The congregation of about 1,700 Central American migrants in Piedras Negras, Mexico, this week sparked a swift response from the U.S. Hundreds of Army soldiers and law enforcement personnel tightened security measures in Eagle Pass. Residents accustomed to easy passage between two nations now experience long waits on the bridges, body searches, diminished commerce, and unease over the sudden show of armed force in their small town.
A caravan of about 1,300 migrants from Honduras, 200 from El Salvador, and 200 are from Guatemala arrived in the Mexican side of the border in early February.
The U.S. military responded by moving about 200 active-duty troops from Arizona into the area to support state, local and federal civilian agencies.
Matthew Hudak, acting patrol chief of the Border Patrol Del Rio Sector, said at least 100 people were arrested trying to cross into the U.S. illegally in this sector.
“Folks that we do arrest and put into that immigration process, whether it is asylum seekers with a credible fear claim," he said, "they all get turned over into the ICE enforcement, removal operations.”
During a news conference Wednesday, law enforcement officials said they were drilling their personnel with 15-minute exercises on the bridges to prepare for larger waves of people trying to cross..
On Friday, Bridge Manager Anna de la Garza ticked off the different agencies she's working with: “We have state troopers. Border patrol. CBP. Police department…”
She said she tries to coordinate with all of them to keep traffic on the bridges moving. She said traffic is still flowing but the exercises complicate matters.
De la Garza said local police re-route vehicles between the bridges during the drills.
Also, she said, CBP agents are closing bridge lanes by blocking them with concertina wire.
"You can see how they are working with the concertina wire," she said. "Because they have concrete barriers. And then on top of the concrete barriers, they built a wall of concertina wire."
The Pentagon said CBP requested the troop deployment in response to this latest caravan. They claimed the current system to process border crossings was insufficient, and asylum seekers face a long wait.
Paul Del Rincon, Eagle Pass Port Director for CBP, said they can only handle about 16 to 20 asylum applications per day because of the lengthy interviews.
“Our case processing, per person on average," he explained, "takes about two to three hours.”
American officials are not alone in addressing migrations from Central America.
Tekandi Paniagua, the general consul of the Guatemalan Consulate in Del Rio, said desperation drives migrants to make the 1,500-mile journey north.
He said the consulate mostly assists Guatemalans halted at the border with obtaining necessary documents, including passports.
Paniagua said that as a consulate in Guatemala offering protection to Guatemalans, they try to warn them about a trip that can be extremely dangerous.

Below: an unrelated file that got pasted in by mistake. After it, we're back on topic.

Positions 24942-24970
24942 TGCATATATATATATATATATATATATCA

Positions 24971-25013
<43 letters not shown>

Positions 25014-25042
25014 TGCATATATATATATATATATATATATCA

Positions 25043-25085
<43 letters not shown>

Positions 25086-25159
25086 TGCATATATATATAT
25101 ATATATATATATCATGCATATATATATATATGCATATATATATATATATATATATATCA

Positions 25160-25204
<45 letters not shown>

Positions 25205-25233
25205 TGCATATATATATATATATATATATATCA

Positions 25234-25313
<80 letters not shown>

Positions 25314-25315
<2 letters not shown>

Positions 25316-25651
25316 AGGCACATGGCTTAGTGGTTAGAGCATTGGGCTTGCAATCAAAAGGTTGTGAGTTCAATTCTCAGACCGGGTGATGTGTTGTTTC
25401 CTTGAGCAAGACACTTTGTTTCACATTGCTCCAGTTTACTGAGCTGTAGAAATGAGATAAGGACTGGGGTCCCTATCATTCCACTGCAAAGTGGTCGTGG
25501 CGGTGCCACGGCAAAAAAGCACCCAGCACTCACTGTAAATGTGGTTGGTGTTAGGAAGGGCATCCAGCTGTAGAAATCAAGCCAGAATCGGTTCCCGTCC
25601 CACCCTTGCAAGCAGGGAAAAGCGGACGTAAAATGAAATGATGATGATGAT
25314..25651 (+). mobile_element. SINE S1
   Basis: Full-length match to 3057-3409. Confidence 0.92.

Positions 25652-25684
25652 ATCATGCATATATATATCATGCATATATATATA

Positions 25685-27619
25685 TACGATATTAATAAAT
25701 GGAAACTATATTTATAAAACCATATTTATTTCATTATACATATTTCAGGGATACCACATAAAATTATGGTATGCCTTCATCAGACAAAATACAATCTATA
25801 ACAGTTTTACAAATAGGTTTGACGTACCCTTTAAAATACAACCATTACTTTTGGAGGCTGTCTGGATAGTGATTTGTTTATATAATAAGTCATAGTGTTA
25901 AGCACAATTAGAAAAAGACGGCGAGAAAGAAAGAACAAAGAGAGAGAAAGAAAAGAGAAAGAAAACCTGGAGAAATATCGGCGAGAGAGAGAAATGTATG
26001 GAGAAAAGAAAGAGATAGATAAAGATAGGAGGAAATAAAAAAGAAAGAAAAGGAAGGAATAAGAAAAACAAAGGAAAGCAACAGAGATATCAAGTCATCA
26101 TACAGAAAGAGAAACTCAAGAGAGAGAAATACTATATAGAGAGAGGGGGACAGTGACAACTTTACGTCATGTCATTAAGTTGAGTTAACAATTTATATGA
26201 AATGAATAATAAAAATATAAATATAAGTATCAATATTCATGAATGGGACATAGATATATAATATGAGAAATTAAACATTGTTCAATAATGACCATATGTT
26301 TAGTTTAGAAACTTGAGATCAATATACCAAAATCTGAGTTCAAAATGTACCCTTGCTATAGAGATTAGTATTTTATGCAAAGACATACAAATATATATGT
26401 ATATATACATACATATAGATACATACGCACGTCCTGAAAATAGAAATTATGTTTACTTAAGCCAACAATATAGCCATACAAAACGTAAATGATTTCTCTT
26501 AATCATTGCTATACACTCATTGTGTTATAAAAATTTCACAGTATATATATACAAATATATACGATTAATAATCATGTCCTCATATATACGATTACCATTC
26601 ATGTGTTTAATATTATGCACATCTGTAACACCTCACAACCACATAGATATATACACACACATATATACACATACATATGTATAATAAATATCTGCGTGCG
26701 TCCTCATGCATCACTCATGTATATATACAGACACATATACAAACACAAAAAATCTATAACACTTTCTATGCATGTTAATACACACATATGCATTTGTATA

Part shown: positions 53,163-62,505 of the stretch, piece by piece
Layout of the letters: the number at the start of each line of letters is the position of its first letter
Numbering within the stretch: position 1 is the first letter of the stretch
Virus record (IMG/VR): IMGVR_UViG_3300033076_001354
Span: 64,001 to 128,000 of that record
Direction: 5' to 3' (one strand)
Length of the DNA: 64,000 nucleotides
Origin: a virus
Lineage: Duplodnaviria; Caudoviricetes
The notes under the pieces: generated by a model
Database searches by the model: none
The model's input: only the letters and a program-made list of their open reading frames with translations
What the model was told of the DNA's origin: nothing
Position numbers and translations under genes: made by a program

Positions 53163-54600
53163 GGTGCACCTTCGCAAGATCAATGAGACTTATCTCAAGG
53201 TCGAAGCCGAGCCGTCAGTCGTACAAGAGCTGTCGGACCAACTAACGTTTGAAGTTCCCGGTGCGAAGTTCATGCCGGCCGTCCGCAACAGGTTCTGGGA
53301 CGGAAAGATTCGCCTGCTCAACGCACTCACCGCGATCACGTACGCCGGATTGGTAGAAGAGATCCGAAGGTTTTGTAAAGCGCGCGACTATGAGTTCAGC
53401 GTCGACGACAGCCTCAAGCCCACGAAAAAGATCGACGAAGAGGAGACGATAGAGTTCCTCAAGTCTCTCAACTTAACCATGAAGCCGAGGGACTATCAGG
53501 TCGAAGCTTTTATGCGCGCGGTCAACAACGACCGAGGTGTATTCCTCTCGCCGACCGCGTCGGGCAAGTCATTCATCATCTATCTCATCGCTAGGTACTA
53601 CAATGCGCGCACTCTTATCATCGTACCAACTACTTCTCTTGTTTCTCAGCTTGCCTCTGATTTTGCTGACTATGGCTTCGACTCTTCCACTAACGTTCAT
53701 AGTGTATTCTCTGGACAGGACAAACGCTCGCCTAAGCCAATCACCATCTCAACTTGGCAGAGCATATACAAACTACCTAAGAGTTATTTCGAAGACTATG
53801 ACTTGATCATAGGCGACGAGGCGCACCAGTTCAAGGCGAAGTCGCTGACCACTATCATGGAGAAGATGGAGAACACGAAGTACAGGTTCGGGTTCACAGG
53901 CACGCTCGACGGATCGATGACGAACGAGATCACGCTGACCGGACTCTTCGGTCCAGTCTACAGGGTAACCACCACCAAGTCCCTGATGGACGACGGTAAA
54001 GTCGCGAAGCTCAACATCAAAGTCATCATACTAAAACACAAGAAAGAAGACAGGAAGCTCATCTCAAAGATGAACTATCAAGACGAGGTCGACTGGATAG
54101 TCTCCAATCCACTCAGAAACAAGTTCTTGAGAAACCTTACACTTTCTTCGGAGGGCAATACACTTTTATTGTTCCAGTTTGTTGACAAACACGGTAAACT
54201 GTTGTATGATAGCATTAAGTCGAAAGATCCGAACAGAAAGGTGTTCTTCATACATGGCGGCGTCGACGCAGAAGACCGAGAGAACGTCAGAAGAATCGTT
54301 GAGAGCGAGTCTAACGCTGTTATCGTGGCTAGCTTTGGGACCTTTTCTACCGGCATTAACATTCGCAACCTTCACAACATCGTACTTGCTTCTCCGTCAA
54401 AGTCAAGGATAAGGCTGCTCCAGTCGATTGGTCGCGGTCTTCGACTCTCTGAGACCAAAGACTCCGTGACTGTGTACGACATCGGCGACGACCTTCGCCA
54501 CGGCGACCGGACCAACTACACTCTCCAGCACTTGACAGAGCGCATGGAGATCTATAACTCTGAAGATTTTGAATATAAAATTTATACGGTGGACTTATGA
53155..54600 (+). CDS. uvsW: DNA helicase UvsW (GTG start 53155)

"As a consulate in Guatemala offering protection to Guatemalans," he said, "we are constantly offering detained migrants this kind of information and are attempting to reach out to people to warn them about a trip which will be extremely dangerous to them and to their children."
He also asked the people of Eagle Pass and other border towns to remain calm and patient during this humanitarian situation.
Residents said they've noticed the intensified presence of law enforcement, particularly Texas state troopers and border patrol officers on horseback.
Leslie Rodriguez works in a shopping district and commutes across the border regularly. She said security measures have intensified and wait times to cross have increased dramatically -- and that's already taking a toll on businesses.
“A lot of people are not coming because they’ve been closing down the bridges," she said, "so people can’t cross, neither back neither forth."
Rodriguez said the security measures have complicated her own routine border crossings. She said officials now ask her several questions and inspect her bags.
“The other time I crossed walking, and they made open my sweater and touched my stomach to see if I don’t have nothing with me," she said, "so, yeah, that has changed. They didn’t do that before.”
Many Eagle Pass residents, including Rodriguez, recognized why the migrants were at the border.
"I don’t think they’re here to harm people." she said. "They’re just like any other people. They just want a better future for their family.”
Eagle Pass is a small town, and De La Garza said it has never seen a migrant group as big as the one gathered in Piedras Negras.
But, she says, the community prepared for this type of situation last year when a caravan of several thousand Central American migrants moved through Mexico toward the U.S.
"This is the first time that we’ve seen something like this," she said. "In October we were expecting one. But you know how they went to Tijuana. So yeah, this is the first time."